That being said, the point of a certification should be the journey and what you learn while achieving it - not the piece of paper you get when you're done. If you think that the piece of paper without the implied skillset of that certification is going to open the doors of prosperity, you are in for a very very very big disappointment. The issue of cheating and buying your way to a certification is one that's been brought up many times on forums I've been on. There's certainly some industry damage they do to the perceived value of said piece of paper by employers but most of the damage is to themselves. If you're sprouting an expert-level certification and you can't whiteboard a simple packet walk during an interview (or any other random whiteboarding scenario someone thinks up), then why would anyone hire you? If you do get hired by some miracle, you'll either be marked for firing/laid off quickly enough or be in a crappy entry level job despite having a piece of paper that says you're a "professional" or "expert."
That brings me to my next discussion piece which is the fear of H1Bs. There's always going to be an sensationalized story in the news about some abuse that's been taken with the H1B program or how some company brought some H1Bs in under a fake job title so they could pay them less than the role they are doing, but try not to throw the baby out with the bathwater here. I don't genuinely believe that most large companies refuse to staff large amounts of open spots and halt their business from being completed just so they could spend thousands of dollars to import someone in from overseas with the hope that they can save $5-10K a year on salary. That's not to say some companies don't find ways to abuse the system but I don't really worry about H1Bs lowering the average salary of the IT worker or ruining the IT field. There us a decent study if you're interested in reading here and if you're ever curious how much H1Bs are making, this is all public information which is indexed by employer, city, and job title here.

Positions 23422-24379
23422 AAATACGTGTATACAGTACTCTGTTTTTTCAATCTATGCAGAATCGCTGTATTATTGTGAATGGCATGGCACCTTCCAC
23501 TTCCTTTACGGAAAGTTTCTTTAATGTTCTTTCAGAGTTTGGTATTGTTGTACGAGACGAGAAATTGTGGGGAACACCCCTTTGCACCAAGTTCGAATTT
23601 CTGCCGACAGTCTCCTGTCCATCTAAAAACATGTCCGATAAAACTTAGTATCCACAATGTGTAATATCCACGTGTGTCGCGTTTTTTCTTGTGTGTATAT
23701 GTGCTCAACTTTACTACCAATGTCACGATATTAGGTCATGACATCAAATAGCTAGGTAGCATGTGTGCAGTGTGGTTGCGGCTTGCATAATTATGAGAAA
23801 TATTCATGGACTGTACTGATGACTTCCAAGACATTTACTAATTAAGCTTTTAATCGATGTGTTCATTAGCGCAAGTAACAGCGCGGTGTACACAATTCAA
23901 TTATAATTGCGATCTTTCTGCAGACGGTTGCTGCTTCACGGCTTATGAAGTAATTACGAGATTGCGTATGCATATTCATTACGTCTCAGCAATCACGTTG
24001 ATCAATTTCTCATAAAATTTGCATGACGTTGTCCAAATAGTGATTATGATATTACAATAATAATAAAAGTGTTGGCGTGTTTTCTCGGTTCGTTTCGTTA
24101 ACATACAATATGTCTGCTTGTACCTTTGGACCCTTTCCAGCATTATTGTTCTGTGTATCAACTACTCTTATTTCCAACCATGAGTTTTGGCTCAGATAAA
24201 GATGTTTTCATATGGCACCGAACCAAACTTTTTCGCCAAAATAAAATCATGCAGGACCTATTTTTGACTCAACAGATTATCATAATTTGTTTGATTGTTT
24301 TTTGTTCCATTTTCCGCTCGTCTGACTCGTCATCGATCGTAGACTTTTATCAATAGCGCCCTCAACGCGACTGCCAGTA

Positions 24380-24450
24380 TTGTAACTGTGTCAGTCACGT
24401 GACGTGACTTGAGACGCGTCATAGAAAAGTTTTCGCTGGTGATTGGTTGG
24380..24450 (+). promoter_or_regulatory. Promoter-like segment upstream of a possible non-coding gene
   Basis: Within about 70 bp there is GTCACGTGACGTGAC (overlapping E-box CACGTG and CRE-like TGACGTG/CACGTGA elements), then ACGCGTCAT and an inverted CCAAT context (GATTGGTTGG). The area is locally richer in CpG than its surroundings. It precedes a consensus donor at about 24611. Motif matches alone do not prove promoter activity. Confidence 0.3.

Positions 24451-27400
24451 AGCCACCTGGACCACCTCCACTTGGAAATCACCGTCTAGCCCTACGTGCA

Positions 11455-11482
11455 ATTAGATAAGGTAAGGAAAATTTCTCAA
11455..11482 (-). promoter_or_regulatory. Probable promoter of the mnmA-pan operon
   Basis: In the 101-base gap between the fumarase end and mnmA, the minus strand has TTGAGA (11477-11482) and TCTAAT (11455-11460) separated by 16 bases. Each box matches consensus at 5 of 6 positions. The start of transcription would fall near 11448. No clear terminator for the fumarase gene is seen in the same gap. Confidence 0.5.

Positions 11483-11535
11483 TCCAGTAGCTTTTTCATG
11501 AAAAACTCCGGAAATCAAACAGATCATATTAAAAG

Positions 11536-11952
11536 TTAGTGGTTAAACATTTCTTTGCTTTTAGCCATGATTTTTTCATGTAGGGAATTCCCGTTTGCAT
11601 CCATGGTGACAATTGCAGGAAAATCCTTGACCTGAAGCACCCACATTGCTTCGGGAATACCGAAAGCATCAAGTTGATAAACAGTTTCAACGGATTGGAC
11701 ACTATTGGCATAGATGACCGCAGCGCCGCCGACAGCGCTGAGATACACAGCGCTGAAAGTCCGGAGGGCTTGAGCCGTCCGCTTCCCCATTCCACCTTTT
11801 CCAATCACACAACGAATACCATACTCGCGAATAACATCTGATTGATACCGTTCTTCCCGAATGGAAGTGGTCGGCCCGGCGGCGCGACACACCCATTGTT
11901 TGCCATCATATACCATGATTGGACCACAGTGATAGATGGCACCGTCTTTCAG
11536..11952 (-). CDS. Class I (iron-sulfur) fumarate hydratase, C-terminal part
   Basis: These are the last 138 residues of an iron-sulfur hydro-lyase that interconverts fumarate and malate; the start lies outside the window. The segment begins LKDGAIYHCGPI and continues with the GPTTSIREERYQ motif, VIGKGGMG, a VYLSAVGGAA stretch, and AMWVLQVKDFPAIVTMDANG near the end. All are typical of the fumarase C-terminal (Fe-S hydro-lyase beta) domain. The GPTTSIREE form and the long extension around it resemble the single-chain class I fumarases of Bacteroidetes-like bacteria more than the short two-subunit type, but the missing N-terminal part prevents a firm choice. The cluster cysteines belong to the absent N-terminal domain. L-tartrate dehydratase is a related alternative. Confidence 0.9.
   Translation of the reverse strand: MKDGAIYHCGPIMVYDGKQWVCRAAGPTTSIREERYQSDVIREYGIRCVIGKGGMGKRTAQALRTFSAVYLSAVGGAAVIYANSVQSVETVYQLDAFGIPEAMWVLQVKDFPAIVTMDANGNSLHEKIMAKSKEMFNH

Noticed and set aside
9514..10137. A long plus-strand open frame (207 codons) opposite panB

I do think that the H1B system, when used correctly, help fill a desperate skills gap. I'm not a hiring manager but for the last 2 employers, my managers have used me to perform the technical interviews for perspective candidates. The dozens and dozens of technical interviews I've performed definitely have opened my eyes up quite a bit. I'll give you a couple of the more amusing stories as an example: